(HealthDay News) – Patients with multiple sclerosis (MS) can be differentiated according to their transcription profile, according to a study published in the Sept 26 issue of Science Translational Medicine.
Linda Ottoboni, RN, from the Brigham and Women’s Hospital in Boston, and colleagues examined the structure of an MS patient population using a transcriptional profile generated from peripheral blood mononuclear cells.
Among 141 untreated patients, the researchers identified two subsets of MS patients (MSA and MSB). This structure was replicated in two additional groups of patients with MS, one treated with glatiramer acetate (94 patients) and the second treated with interferon-β (128 patients). Higher expression of molecules involved in lymphocyte signaling pathways was seen in subgroup MSA. In addition, patients in subgroup MSA were significantly more likely to experience a new inflammatory event while on treatment with glatiramer acetate or interferon-β.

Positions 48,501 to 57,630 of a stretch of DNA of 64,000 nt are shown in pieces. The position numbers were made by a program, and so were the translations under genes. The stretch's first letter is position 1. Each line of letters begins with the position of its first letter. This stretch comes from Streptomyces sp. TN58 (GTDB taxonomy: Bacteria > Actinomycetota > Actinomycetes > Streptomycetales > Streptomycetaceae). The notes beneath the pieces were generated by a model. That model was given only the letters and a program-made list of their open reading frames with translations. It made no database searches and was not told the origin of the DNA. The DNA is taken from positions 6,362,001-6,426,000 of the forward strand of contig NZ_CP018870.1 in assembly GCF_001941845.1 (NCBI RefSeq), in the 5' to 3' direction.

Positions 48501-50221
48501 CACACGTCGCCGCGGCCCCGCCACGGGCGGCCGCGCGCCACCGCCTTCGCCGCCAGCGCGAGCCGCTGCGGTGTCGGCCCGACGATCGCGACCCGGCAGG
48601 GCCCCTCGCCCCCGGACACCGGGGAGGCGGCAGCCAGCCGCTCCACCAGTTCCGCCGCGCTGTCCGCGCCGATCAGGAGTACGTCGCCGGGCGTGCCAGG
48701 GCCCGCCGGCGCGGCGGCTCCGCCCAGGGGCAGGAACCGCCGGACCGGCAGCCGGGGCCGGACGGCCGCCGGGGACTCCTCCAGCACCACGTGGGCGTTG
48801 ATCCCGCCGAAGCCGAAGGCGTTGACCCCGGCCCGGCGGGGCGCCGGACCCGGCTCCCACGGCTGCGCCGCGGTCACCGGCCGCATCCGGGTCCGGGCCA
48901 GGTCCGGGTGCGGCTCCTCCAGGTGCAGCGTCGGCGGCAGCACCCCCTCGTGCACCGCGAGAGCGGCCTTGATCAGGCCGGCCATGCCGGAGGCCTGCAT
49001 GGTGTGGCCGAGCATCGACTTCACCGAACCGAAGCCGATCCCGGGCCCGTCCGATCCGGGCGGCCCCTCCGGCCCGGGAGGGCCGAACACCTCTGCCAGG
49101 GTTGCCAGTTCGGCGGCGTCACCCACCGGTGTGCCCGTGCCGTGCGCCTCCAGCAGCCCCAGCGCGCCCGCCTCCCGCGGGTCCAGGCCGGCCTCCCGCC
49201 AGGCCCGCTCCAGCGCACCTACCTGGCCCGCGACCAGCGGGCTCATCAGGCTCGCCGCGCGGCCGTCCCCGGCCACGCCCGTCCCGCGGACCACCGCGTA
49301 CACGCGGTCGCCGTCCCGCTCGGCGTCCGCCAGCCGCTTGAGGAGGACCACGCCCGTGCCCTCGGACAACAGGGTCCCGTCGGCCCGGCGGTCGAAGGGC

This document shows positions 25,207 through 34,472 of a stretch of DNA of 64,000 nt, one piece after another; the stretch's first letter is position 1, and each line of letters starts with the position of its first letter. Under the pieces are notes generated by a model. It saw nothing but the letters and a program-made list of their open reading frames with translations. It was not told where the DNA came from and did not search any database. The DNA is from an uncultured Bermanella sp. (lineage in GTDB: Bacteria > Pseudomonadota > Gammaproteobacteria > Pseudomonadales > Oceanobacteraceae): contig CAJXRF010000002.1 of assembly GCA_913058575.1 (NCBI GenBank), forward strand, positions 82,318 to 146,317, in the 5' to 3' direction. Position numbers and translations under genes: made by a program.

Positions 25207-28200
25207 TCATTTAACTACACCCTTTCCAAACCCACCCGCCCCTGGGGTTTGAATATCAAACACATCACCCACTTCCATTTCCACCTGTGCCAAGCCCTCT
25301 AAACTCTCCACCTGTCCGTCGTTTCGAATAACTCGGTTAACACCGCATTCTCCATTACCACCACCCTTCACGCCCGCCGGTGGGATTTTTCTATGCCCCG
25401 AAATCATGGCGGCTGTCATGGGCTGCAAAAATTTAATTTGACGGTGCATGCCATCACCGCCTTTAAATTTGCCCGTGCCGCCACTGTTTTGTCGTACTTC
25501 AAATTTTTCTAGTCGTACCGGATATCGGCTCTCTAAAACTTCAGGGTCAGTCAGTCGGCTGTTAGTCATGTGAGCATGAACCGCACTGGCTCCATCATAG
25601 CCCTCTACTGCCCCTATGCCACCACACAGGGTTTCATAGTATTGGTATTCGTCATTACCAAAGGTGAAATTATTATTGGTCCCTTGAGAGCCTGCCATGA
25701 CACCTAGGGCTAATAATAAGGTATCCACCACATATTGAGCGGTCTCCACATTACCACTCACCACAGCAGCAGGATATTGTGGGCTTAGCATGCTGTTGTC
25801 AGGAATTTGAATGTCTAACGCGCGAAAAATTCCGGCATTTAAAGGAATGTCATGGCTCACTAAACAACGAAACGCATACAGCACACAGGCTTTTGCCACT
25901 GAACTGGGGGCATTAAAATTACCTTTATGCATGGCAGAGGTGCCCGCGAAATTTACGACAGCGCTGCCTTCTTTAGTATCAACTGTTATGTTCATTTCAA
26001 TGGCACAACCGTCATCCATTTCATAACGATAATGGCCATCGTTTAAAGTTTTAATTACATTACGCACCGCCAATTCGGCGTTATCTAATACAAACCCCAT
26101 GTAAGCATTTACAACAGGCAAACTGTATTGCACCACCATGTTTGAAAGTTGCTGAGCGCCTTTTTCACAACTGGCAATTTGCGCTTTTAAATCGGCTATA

“Overall, we report a transcriptional signature that distinguishes a subset of MS patients with more active disease,” the authors write. “Stratifying MS subjects into meaningful subsets in this manner has potential for personalizing patient care and for enhancing our understanding of this disease.”
Two authors disclosed financial ties to the pharmaceutical industry. Affymetrix Inc. produced the RNA data.